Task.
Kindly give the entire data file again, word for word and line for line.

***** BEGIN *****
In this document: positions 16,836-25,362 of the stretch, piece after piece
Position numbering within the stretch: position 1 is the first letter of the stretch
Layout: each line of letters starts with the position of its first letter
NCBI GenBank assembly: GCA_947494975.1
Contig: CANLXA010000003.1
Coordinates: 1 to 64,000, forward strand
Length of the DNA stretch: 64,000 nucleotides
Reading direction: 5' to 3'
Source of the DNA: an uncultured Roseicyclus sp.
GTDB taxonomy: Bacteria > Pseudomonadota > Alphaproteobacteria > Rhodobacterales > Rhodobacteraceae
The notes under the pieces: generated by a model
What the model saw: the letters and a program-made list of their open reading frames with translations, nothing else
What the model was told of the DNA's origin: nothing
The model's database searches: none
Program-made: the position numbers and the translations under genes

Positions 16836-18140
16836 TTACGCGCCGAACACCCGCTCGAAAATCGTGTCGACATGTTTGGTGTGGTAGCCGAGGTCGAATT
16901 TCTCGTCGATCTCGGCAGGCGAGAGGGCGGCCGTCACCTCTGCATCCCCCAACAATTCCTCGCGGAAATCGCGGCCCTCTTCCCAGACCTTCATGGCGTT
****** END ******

In this document: positions 16,836-25,362 of the stretch, piece after piece
Position numbering within the stretch: position 1 is the first letter of the stretch
Layout: each line of letters starts with the position of its first letter
NCBI GenBank assembly: GCA_947494975.1
Contig: CANLXA010000003.1
Coordinates: 1 to 64,000, forward strand
Length of the DNA stretch: 64,000 nucleotides
Reading direction: 5' to 3'
Source of the DNA: an uncultured Roseicyclus sp.
GTDB taxonomy: Bacteria > Pseudomonadota > Alphaproteobacteria > Rhodobacterales > Rhodobacteraceae
The notes under the pieces: generated by a model
What the model saw: the letters and a program-made list of their open reading frames with translations, nothing else
What the model was told of the DNA's origin: nothing
The model's database searches: none
Program-made: the position numbers and the translations under genes

Positions 16836-18140
16836 TTACGCGCCGAACACCCGCTCGAAAATCGTGTCGACATGTTTGGTGTGGTAGCCGAGGTCGAATT
16901 TCTCGTCGATCTCGGCAGGCGAGAGGGCGGCCGTCACCTCTGCATCCCCCAACAATTCCTCGCGGAAATCGCGGCCCTCTTCCCAGACCTTCATGGCGTT